Several weeks ago I received an email from a friend sharing why he had chosen to be so active in social media. He gave me permission to reproduce it here. I like reading his posts for the reasons he outlines below. They are winsome, occasionally challenging, often amusing and they accomplish very well exactly what he proposes here…they make him highly approachable. This part of social media I get.
Good morning Alan,
Please keep these thoughts confidential (or at least leave my name out of it). You’ll see why at the end.
I noted in your most recent Commentary posting that you were “trying to figure this Facebook thing out.” It is certainly an interesting phenomenon. I know a lot of people that have tried to utilize it for ”business.” I think they are missing the point.
Despite the fact that I virtually never mention my business, the funeral home, or death-related stuff, I have taken a number of first calls, imminent arrangements, and preneed inquiries through my personal Facebook account’s Inbox. My key take-away, at least at the moment, is that people see me as a real person, accessible, with an affinity for others. I can virtually guarantee if I started pumping the funeral business, making “come to XYZ” comments, or other self-promotional posts, that folks on Facebook would avoid me like the plague.
The salon is full of folks that like to discuss politics, philosophy, economics, (and occasionally, against all social rules – religion), as well as other topics of the day. My friends list is full of all kinds of people: bikers, bankers, lawyers, legislators, ditch-diggers and waitresses, single moms and grandfathers, musicians and computer geeks. I have business contacts, national church leaders from my denomination, former parishioners and old high school friends. It’s a mish-mash really, just like real life. But in each case, these folks have people they love, people that will die, and people that they will need to entrust their loved ones to.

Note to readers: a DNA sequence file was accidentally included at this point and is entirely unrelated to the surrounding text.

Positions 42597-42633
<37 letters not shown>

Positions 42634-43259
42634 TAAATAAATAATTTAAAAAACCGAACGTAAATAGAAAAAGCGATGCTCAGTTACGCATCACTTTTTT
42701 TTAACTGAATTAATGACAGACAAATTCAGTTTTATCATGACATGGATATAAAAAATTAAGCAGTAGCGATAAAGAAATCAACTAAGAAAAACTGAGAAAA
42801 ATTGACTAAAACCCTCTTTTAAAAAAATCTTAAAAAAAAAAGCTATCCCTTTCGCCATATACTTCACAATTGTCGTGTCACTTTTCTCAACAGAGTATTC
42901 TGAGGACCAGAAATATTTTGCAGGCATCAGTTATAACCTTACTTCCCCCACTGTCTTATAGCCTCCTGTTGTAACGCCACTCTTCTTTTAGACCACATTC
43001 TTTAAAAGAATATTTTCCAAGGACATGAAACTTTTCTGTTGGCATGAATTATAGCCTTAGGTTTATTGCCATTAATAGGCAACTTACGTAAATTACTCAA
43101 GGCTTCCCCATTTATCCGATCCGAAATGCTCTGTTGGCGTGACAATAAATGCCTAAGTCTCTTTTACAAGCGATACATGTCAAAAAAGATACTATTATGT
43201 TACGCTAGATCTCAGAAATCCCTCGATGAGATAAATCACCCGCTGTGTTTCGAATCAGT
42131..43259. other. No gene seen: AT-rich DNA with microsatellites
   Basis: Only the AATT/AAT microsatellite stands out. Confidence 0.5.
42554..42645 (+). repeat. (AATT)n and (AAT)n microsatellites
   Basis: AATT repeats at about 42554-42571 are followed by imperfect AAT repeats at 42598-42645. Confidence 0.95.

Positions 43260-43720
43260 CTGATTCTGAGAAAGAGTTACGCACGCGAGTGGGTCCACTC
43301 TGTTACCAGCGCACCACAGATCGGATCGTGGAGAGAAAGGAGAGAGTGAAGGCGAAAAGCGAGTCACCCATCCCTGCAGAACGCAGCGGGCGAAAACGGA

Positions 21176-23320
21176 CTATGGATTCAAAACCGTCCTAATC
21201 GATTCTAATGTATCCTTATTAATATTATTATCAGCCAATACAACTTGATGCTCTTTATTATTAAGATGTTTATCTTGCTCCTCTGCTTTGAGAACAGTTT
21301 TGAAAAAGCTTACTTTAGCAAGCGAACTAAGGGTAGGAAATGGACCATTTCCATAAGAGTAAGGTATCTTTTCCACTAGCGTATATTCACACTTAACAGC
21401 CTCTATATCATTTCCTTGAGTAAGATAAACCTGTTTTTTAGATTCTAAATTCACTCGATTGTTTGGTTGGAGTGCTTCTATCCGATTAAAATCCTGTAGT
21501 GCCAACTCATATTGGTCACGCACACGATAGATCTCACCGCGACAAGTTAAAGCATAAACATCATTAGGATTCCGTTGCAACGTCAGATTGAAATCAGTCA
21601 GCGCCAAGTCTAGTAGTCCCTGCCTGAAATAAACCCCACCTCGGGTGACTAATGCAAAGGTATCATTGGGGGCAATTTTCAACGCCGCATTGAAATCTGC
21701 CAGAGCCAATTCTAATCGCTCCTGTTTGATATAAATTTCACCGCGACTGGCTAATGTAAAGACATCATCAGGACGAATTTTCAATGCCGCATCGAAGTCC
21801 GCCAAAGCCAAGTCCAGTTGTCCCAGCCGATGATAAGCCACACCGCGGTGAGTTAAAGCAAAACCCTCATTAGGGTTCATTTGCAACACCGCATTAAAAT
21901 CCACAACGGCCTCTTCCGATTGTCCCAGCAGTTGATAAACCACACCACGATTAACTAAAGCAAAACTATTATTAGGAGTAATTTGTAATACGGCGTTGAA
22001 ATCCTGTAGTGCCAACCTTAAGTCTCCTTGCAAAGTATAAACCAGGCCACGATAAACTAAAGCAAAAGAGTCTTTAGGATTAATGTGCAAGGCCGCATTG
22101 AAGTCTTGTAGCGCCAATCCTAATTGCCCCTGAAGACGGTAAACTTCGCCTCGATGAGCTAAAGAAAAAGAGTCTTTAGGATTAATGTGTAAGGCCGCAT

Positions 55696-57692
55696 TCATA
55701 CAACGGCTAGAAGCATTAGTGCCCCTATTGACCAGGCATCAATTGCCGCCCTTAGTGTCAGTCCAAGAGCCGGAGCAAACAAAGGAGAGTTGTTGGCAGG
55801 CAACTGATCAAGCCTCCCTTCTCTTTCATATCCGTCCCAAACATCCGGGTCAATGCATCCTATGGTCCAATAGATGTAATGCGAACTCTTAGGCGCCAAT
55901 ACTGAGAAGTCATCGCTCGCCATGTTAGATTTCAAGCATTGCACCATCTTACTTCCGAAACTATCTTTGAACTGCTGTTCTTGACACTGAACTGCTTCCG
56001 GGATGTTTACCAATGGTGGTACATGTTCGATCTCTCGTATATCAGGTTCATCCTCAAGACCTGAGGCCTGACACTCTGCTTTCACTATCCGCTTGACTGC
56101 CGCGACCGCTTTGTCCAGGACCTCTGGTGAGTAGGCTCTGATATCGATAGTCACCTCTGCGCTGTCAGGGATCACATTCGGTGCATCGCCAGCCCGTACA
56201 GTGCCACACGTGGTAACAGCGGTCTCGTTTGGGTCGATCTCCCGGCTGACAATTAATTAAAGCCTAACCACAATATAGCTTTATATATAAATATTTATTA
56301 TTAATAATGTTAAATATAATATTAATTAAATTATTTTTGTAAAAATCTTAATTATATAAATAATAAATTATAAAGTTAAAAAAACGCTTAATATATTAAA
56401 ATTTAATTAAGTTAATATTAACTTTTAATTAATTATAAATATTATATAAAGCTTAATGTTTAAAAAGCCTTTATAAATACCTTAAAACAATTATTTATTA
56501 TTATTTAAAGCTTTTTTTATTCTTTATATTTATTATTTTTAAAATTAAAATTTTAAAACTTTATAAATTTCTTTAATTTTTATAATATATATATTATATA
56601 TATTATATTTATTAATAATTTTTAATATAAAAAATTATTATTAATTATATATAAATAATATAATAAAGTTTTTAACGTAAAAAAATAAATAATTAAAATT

In a small town, everyone knows the funeral director. He or she goes to to the parties, attends the social events, sheds a tear with folks, and makes mistakes, just like everyone else. Political signs for the ”wrong” party/candidate/cause sometimes appear in his or her yard, while at other times the entire community benefits from the generosity of spirit that a small-town funeral director provides. People get buried or cremated, one way or another, whether they have any money or not. And life goes on.
Facebook has allowed me to present that image to my “friends” list. I am a real person. Some of these folks I barely know, or have not even met in person.
I recently did a funeral for a guy’s dad that I have argued politics with for the last two years. He supports single-payer health care, while I oppose it. During and after the services for his father, this gentleman posted the nicest most glowing comments about our services on his page, and to our company page. His daughter posted a touching picture of her young son, standing alone at the casket in our chapel. It was a beautiful and meaningful moment that transcended Facebook and electronic communication. It was real.
That’s what I am looking for with social media. And I think others are too.